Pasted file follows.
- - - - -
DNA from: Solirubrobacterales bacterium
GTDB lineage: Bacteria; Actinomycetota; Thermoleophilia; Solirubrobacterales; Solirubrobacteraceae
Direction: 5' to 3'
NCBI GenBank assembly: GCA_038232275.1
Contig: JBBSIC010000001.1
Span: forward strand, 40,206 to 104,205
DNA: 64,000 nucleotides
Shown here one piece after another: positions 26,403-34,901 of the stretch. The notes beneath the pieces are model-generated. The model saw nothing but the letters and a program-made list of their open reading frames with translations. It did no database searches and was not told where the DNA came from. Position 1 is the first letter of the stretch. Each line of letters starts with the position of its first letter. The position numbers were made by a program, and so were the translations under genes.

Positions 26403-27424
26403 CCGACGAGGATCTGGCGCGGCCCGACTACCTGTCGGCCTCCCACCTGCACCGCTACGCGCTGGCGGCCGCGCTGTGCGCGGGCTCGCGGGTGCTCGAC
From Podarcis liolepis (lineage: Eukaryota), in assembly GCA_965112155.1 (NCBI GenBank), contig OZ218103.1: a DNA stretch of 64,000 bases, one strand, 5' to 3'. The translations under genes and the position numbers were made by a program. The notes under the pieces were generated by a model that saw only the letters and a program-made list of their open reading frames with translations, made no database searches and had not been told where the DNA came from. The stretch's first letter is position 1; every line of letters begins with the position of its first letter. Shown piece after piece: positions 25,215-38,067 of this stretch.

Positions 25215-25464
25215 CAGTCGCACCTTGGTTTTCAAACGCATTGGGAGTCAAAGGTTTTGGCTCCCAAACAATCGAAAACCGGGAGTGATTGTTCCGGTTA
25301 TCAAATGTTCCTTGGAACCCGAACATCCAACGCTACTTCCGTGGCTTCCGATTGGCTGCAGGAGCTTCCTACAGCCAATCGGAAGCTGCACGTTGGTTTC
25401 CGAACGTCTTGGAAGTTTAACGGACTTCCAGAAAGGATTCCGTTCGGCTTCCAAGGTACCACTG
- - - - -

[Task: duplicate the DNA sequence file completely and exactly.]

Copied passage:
DNA from: Solirubrobacterales bacterium
GTDB lineage: Bacteria; Actinomycetota; Thermoleophilia; Solirubrobacterales; Solirubrobacteraceae
Direction: 5' to 3'
NCBI GenBank assembly: GCA_038232275.1
Contig: JBBSIC010000001.1
Span: forward strand, 40,206 to 104,205
DNA: 64,000 nucleotides
Shown here one piece after another: positions 26,403-34,901 of the stretch. The notes beneath the pieces are model-generated. The model saw nothing but the letters and a program-made list of their open reading frames with translations. It did no database searches and was not told where the DNA came from. Position 1 is the first letter of the stretch. Each line of letters starts with the position of its first letter. The position numbers were made by a program, and so were the translations under genes.

Positions 26403-27424
26403 CCGACGAGGATCTGGCGCGGCCCGACTACCTGTCGGCCTCCCACCTGCACCGCTACGCGCTGGCGGCCGCGCTGTGCGCGGGCTCGCGGGTGCTCGAC
From Podarcis liolepis (lineage: Eukaryota), in assembly GCA_965112155.1 (NCBI GenBank), contig OZ218103.1: a DNA stretch of 64,000 bases, one strand, 5' to 3'. The translations under genes and the position numbers were made by a program. The notes under the pieces were generated by a model that saw only the letters and a program-made list of their open reading frames with translations, made no database searches and had not been told where the DNA came from. The stretch's first letter is position 1; every line of letters begins with the position of its first letter. Shown piece after piece: positions 25,215-38,067 of this stretch.

Positions 25215-25464
25215 CAGTCGCACCTTGGTTTTCAAACGCATTGGGAGTCAAAGGTTTTGGCTCCCAAACAATCGAAAACCGGGAGTGATTGTTCCGGTTA
25301 TCAAATGTTCCTTGGAACCCGAACATCCAACGCTACTTCCGTGGCTTCCGATTGGCTGCAGGAGCTTCCTACAGCCAATCGGAAGCTGCACGTTGGTTTC
25401 CGAACGTCTTGGAAGTTTAACGGACTTCCAGAAAGGATTCCGTTCGGCTTCCAAGGTACCACTG